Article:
Discussions about eggcorns and related topics
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Chris -- 2011-03-08
One writes, ‘It’s just a phase he’s going through,’ to excuse uncharacteristically bad behavior, so someone ‘unphased’ would be keeping steady. (I wondered whether some meaning might be leaking through from the Star Trek universe, where the ‘phaser’ is the weapon of choice, but saw no evidence of this.)
100,000+ ghits, but most of these are for a technical use in genetics. Examples:
Jaywalking Granny Unphased By Car Accident Video
A grandma watches a car accident occur about 10 feet in front of her, then walks off as if nothing happened.
www.bestviral.com/video/10689/jaywalkin … r_accident
Hang Seng Unphased By Through-Train Derailment
www.tax-news.com/archive/story/Hang_Sen … 28928.html
24/7 Wall St.: GM Sales Dropped, But Shares Unphased
Asian Cup: Iraqi team unphased by domestic issues …
www.nowpublic.com/asian_cup_iraqi_team_ … tic_issues
Charles Whitman, sniping from the UT tower, was completely unphased by civilians shooting up at his defended position.
www.dailytexanonline.com/home/index.cfm … fc7-aaa…
I wonder if people think of the verb faze or the derived adjective unfazed as related to phases (e.g. of the moon, of development, etc.), or if they simply grab the relatively more common spelling without thinking about its meaning as a noun. In the former case, wherein *to phase is somehow related to a phase, the example would clearly be an eggcorn. In the latter, it’s hard to say what it is. Maybe an eggcorn, maybe a misspelling, maybe something else.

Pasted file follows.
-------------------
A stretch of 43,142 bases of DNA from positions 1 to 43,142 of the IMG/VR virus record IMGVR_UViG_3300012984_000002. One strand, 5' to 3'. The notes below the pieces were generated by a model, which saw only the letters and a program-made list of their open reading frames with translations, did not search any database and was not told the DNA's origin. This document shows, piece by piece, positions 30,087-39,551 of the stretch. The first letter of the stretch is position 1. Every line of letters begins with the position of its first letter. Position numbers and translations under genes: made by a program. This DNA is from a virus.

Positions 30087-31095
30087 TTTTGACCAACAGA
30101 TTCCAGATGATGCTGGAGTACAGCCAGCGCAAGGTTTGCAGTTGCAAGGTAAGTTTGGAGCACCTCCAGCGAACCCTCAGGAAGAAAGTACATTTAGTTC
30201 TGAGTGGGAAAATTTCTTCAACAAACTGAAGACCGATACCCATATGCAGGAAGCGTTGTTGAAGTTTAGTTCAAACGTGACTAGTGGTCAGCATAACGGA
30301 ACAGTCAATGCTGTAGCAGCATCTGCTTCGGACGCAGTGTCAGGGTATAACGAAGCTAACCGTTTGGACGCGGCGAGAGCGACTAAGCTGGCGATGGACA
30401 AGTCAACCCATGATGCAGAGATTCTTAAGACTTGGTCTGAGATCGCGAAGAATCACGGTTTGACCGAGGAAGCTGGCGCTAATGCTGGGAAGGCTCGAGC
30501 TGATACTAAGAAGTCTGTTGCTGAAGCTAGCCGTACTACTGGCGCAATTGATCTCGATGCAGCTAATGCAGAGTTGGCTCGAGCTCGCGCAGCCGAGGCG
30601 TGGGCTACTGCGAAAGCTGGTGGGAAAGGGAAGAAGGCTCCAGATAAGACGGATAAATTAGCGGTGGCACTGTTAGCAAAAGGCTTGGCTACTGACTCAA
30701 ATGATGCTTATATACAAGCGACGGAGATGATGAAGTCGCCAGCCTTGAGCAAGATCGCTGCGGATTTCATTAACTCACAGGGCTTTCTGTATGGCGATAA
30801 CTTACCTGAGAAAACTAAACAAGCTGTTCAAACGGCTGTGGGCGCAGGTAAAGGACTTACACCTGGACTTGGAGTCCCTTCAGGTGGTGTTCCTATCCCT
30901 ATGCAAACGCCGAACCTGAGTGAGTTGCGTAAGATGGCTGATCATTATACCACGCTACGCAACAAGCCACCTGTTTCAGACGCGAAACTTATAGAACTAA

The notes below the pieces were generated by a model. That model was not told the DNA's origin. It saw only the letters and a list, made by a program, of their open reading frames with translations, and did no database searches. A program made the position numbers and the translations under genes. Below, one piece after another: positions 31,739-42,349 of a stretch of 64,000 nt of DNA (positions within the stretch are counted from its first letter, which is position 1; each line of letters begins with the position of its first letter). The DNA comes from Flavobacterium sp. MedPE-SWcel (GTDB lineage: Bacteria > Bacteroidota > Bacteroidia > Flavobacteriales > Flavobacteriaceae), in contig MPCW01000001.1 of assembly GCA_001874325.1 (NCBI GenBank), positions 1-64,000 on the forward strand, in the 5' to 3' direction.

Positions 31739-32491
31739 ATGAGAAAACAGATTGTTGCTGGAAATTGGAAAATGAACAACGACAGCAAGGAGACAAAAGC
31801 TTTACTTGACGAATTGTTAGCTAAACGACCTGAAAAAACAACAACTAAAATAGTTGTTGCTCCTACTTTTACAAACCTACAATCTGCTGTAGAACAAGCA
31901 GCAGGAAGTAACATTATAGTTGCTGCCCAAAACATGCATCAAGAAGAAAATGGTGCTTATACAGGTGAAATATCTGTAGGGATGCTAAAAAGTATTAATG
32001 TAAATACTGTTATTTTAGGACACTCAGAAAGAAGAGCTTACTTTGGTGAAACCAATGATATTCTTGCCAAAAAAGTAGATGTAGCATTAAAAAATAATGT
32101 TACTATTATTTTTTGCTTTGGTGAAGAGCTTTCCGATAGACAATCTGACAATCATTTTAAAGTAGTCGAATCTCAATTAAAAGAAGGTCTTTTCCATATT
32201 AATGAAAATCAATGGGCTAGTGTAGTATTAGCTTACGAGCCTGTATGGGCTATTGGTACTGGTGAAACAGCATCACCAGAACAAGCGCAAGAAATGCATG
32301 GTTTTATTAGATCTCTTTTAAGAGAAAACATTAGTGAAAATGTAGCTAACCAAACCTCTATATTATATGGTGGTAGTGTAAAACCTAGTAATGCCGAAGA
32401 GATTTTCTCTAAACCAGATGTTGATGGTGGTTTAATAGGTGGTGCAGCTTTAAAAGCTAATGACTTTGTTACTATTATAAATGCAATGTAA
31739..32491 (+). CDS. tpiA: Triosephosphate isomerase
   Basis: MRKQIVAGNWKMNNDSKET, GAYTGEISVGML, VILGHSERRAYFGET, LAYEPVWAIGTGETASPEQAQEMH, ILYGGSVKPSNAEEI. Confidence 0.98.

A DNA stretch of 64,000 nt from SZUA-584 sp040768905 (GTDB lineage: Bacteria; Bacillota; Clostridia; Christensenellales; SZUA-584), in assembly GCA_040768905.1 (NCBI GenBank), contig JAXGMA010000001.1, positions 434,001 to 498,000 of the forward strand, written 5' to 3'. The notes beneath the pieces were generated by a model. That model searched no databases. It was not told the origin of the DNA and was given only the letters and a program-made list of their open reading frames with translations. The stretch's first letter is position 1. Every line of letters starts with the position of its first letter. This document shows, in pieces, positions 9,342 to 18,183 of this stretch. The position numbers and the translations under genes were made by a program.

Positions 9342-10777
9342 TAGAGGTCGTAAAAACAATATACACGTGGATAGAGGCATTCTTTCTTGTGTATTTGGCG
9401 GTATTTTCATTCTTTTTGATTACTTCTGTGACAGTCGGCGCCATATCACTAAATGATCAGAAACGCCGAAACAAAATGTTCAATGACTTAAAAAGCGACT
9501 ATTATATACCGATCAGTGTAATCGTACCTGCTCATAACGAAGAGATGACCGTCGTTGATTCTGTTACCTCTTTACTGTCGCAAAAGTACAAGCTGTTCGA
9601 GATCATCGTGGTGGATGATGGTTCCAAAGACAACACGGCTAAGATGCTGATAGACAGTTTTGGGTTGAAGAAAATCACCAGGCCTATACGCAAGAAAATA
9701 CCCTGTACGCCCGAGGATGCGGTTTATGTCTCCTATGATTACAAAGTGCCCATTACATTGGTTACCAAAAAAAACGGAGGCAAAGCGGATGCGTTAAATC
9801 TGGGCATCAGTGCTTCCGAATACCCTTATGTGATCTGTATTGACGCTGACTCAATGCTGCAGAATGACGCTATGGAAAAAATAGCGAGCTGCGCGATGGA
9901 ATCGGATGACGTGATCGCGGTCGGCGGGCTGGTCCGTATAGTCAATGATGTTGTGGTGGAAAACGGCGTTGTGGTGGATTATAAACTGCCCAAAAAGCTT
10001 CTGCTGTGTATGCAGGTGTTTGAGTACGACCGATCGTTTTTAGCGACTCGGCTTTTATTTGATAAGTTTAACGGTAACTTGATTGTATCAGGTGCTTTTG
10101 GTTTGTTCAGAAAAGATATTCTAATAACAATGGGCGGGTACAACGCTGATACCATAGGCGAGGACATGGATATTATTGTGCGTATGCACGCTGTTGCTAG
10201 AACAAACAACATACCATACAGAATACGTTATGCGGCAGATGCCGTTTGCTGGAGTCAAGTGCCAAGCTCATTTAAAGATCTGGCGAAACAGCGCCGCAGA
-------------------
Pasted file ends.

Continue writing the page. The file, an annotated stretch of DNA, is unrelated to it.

I note that both the Mark Liberman ‘Language Log’ piece and the Paul Brians ‘Common Errors’ piece cited in the Database call this an error, rather than a reshaping.
Obligatory token counting: The Corpus of Contemporary American English has 16,550 occurrences of noun or verb phase and variants (not counting phaser) compared to 347 of the verb faze (not counting unfazed, but see below). It has 13 occurrences of unphased to 359 unfazed. No matter what its genesis, the form is out there, even in edited texts (though five of the unphased tokens are in transcriptions of spoken texts).
Chris Waigl wrote:
I know I was thinking of phases of waves.
I would say that’s about as close as we are likely to get to a look inside a speaker’s mind, at least until we invent a portable instant-read brain scanner.